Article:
Uh, sure you do
I made a lot of mistakes with Saki, my first Japanese girlfriend. The most notable of which was attempting anything resembling a conversation.
“So you said you’ve got a sister, right?” I asked. “Does she live in Tokyo too?”
“I think so, maybe.”
“Well, when did you last see her?” I continued.
“Huh. Okay…well, um, does she live by herself? Does she have a boyfriend?”
“Mmm,” she said, “I’m not sure.”
“So you don’t know where she lives then, your sister?”
“Mnnnn,” replied Saki, “maybe Chiba?”
In the Land of Tiny Cakes
We were sitting upstairs in a tatami room in a cafe in Azabujuban, having tiny cups of green tea and even tinier cakes. My legs were killing me. Why a nation renowned for its technology has yet to embrace the chair, I’ll never understand. And hey, I’d voted for a round of darts with some spicy fries and beer, but somehow that motion got overruled. Now all we were lacking was a Victorian doll house and a couple teddy bears. Care fo’ a spot o’ tea, Mista Pibbles?
But Saki was remarkable for two things. The first was the eye- and lip-liner she’d had tattooed to her face. Hey, that’s time efficiency, which I appreciate. If you still think tattoos are limited to yakuza, you’re living in the 1990’s. Younger Japanese are picking them up like wildflowers, onsen be damned.
Saki also had a wildflower tattooed on her outer thigh. I thought it looked godawful, but that just goes to show what Ken Seeroi knows about fine art.
That wasn’t the second remarkable thing though. That thing was that Saki seemed to possess almost no knowledge of her own family. At the time, I thought this unusual.
“So your father,” I continued, “what does he do?”
“Oh, he works for a company,” she replied proudly.
“Great, and what’s his job?”
“Ummm, he’s a salaryman,” she answered.
“So, uh, you don’t know what your dad actually does? Is it a new job?”
“I don’t think so.”
“Huh. All right, um yeah, does he speak English?”
“May….be…” she said.
And that, right there, is the trouble.
The Trouble with Japanese People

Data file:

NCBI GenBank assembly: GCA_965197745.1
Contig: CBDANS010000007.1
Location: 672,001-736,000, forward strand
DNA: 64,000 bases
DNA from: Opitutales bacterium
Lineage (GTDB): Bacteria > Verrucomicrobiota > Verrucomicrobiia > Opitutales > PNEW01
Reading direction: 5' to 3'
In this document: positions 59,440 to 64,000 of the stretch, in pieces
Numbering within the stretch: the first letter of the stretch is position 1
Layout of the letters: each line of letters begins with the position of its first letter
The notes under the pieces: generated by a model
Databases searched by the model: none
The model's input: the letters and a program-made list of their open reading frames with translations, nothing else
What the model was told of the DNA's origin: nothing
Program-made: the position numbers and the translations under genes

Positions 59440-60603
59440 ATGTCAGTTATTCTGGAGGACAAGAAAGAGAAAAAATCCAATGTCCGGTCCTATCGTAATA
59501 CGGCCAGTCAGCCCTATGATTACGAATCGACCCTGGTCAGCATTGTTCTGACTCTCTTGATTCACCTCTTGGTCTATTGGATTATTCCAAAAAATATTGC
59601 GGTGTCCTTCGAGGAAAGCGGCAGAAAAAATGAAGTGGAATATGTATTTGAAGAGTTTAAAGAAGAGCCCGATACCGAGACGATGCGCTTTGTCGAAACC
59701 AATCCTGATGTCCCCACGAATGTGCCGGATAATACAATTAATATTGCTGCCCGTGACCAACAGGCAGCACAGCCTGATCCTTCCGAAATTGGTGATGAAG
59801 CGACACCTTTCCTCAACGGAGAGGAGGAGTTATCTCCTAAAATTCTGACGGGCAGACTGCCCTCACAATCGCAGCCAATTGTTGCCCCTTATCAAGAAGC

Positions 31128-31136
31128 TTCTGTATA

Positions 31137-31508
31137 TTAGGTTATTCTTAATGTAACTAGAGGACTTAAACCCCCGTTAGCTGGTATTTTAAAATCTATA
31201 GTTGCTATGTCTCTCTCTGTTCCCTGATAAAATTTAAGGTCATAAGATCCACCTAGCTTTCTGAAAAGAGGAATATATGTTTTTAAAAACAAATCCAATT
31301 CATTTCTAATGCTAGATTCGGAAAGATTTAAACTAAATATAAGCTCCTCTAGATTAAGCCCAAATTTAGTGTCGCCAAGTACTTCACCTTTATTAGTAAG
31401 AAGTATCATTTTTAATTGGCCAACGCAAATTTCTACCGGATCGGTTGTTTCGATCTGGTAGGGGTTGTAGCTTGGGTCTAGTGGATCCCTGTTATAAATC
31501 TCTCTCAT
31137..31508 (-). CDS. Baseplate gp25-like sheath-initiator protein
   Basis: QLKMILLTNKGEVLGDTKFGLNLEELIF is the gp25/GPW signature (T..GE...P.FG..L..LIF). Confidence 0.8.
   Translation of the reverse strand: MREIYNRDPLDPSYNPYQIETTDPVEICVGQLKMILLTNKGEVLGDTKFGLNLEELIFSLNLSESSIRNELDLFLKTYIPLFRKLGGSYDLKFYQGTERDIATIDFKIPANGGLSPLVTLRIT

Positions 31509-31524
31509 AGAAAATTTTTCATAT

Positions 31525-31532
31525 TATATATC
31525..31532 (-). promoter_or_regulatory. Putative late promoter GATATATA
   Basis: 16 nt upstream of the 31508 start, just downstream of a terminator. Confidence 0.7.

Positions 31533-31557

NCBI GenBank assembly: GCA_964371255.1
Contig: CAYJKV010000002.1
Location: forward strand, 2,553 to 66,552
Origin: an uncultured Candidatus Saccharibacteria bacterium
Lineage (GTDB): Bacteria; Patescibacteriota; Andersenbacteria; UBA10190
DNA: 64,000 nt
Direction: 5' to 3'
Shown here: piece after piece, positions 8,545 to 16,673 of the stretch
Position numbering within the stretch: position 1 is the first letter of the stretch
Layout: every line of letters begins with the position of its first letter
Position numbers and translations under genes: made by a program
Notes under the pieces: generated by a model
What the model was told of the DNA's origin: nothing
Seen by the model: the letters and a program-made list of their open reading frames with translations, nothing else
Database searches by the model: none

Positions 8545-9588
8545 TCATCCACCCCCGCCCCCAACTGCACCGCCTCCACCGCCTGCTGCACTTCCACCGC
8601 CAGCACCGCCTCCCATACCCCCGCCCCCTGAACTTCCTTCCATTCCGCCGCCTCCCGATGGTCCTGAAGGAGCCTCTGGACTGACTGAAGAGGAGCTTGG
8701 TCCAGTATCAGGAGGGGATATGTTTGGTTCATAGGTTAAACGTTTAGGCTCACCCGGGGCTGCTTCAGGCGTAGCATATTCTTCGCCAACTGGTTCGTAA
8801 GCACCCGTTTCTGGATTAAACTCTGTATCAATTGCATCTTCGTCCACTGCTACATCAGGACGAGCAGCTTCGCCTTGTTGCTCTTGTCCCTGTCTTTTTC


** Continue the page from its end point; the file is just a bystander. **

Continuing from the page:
Now, don’t get me wrong. Japanese folks are great. Well, except for the ones who aren’t, but whatever. As a group they’re pretty okay. The challenge, however, is actually knowing them at all.
Here’s what I mean. Particularly if you’re an American, the instant we meet, I start to pick up things about you, like…
- Republican, Democrat, or one of those crazy Bernie Sanders people
- Atheist, Muslim, Jew, Sikh, Christian, Scientologist, Pagan, or whatever
- Hummer, Tesla, or AstroVan
- Smoker or non-smoker
- Gun or forgot yours at home
- Vegetarian, vegan, or just enjoy chewing animals
- Anti-abortion or anti-choice
- Pro-marijuana, pro-crystal meth, or pro-martini
- Went to Columbia, LSU, or failed high school shop class
- “Support our troops” or want a world overrun with Commies
- “Build the Wall” or prefer not to pick your own lettuce and strawberries
- What you think about the stock market, universal health care, food stamps, the World Wildlife Fund, Fox News, fake news, iPhone versus Android, thick crust versus thin, chunky versus smooth, and a thousand other things.
And by the way, this isn’t a shopping list. I’ve got friends both Christian and Muslim, Gay and Straight, supporters of Obama and Trump, and everything in between. Being in one camp or the other doesn’t make you virtuous or deplorable—it just tells me something about you. It’s a start to actually knowing you. Who you are.
And when I meet a Japanese person, here’s what I learn…
- How hot or cold the weather is
- How delicious this food is
- How much you want to speak English with me
Usually, that’s about it.
You can easily see why Japanese folks are so keen to meet “foreigners.” Within one minute—boom!—you know everything about ’em. You don’t even have to ask; it just oozes from the foreigner’s every pore, saturating clothing and car choices, the red trucker hats, college sweatshirts, Jordan high-tops, rainbow bracelets, NRA bumper stickers and NPR bags.
Your Foreign Boyfriend
So I was having lunch with a Japanese colleague, a rather unremarkable mid-30’s unmarried office worker, when she blurted out a familiar refrain: “I want a foreign boyfriend.” So I thought I’d follow this up a bit.
“Does it matter what country he’s from? Like, Spain, New Zealand, Greece?”
“No,” she said, “Probably anywhere’s fine.”
“Jewish, Muslim, Christian…?”
“What’s the real difference?”
“Fair enough. Would you care if he was Democrat or Republican, in the Navy, wore hemp pants, owned a dog or a cat?”
“I just want to meet a nice guy,” she said. “Okay, maybe with a dog.”
“Well, you know,” I said. “Everyone’s nice at first.”
I want a Japanese Girlfriend
On the flip side, I hear this a lot, especially from guys online. And I wonder, does it matter…
- Region: whether she’s from Gifu or Ginza
- Religion: Kofuku-no-Kagaku or Souka-gakkai